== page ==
We're so glad that you've joined us today!
When we were able to meet in person, we shared our joys and concerns together. Take some time to think about your last week. What brought you joy? What caused worry? If you would like to share, you can leave a comment on this post. When you are ready, use King David's Prayer of Praise below.
You are blessed, LORD, the God of Israel our father, forever and ever.
Yours, LORD, is the greatness, the power, the glory, the victory, and the majesty!
For all that is in the heavens and in the earth is yours.
Yours is the kingdom, LORD, and you are exalted as head above all. Both riches and honor come from you, and you rule over all;
and in your hand is power and might; and it is in your hand to make great, and to give strength to all. Now therefore, our God, we thank you, and praise your glorious name.
This week's lesson is on Jonah 3.
The story of Jonah is one everyone seems to know. Jonah hated the Ninevites. He believed they deserved to be destroyed. It took a second calling for him to do what God told him to do. His time inside the great fish had taught him the price of disobedience.
A pagan monarch’s response to God is more obedient than God’s own prophet.
Throughout Scripture, we witness time and time again that God loves mercy. The story of Nineveh illustrates this in extreme fashion: the enemies of God’s own people were spared when they turned their hearts toward him. God’s intention for all humanity it to encounter his love and remain in it. The apostle Paul catalogued all of the forces incapable of separating God’s people from God’s love (Romans 8:38-39) No outside force can cause that separation But we can voluntarily cause it ourselves by rejecting his will as we become as the Ninevites had been. When we do so, repentance is the cure, as the Ninevites discovered.
Today, we also should accept the reality that God’s work will not be limited by geopolitical lines. We see Jonah’s attitudes in both individuals and faith communities who fixate over which groups of sinners are too far beyond the reach of God’s love. God’s love will go everywhere. We can experience joy at the prospect, or we can resist this reality. Our attitude does not change what God will do for our enemies, but it will change how we react to his blessing those we would curse. We can celebrate that God is “a gracious and compassionate God, slow to anger and abounding in love” And in the face of divine kindness, we, like the citizens and rulers of ancient Nineveh, can repent.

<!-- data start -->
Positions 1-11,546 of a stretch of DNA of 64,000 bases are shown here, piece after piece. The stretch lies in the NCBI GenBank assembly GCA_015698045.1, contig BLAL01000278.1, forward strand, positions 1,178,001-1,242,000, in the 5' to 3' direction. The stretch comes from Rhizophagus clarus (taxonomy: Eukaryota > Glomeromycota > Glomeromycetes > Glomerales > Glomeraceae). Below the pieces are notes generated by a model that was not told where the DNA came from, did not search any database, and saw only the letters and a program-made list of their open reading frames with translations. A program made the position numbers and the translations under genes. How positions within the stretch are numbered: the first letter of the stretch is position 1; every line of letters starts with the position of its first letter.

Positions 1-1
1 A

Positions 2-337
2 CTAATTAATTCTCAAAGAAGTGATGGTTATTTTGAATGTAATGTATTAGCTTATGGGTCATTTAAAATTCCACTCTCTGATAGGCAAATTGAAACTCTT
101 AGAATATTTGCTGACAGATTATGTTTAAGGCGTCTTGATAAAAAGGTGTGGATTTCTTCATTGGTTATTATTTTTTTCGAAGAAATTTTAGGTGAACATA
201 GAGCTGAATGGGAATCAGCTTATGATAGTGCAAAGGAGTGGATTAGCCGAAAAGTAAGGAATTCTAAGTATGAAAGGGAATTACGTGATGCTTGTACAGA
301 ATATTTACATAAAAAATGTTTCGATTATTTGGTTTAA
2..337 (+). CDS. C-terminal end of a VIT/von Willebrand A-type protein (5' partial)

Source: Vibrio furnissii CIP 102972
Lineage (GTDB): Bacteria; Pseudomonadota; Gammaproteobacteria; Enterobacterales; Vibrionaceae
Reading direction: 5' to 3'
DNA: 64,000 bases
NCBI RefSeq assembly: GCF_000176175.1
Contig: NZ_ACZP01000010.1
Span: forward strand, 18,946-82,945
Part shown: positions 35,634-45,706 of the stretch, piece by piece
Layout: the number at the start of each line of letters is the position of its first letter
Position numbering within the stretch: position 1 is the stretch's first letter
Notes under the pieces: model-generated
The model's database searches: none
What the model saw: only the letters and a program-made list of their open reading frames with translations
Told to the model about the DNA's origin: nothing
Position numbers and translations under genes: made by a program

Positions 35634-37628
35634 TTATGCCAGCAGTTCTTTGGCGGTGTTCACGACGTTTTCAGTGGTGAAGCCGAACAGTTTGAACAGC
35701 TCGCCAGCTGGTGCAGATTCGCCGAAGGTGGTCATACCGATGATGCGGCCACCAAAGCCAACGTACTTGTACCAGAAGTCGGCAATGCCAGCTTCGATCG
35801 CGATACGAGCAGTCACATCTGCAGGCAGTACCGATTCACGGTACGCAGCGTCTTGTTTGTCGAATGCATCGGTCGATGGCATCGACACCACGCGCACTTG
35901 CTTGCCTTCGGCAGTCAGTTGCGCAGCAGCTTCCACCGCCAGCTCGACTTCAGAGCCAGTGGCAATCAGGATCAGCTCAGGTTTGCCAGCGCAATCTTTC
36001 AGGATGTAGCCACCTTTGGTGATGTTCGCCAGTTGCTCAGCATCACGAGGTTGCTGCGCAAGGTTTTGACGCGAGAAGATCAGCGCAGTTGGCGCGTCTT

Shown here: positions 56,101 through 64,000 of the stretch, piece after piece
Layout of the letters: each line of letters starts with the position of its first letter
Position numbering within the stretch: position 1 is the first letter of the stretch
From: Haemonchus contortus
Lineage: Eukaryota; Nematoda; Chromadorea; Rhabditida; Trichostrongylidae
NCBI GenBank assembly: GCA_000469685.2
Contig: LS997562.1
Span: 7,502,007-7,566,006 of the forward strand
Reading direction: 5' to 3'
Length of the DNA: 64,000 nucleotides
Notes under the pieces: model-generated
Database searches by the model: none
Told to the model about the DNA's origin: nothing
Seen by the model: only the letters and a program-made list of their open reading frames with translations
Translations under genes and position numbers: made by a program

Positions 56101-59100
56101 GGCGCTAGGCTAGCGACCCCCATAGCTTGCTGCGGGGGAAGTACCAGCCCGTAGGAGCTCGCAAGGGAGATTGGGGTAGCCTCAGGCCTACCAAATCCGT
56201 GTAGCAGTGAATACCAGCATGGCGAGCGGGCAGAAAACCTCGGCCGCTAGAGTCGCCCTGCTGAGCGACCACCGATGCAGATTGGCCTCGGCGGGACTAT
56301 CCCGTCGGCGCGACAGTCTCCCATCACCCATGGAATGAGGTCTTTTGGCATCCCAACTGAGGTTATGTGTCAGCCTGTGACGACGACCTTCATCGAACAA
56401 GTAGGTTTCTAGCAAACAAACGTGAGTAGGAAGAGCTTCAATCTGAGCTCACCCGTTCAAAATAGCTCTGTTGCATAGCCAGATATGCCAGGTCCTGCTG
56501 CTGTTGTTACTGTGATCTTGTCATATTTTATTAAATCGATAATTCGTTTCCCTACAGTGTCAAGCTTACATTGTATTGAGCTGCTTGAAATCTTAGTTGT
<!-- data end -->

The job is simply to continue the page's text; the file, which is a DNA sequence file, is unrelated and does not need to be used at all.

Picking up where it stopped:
Henry Blackaby says, “It is one thing to say you’re sorry; it is another to live out your repentance. The truest sign of genuine repentance is a changed life.”
Prayer: God, you disregard our borders and share your love wherever you please. We praise you for this because we are dependent on your mercy. In Jesus’ name we pray Amen.
Thought to remember:
No human boundaries limit God’s grace.
This week's benediction is from the Passion Translation.
Next week we will be starting a new quarter, which will be on the topic Confident Hope. Next week's lesson will be on Matthew 6:25-34. If you would like the daily devotional readings, you can find them in the document below.
We are a small, rural Presbyterian church in southwestern Pennsylvania.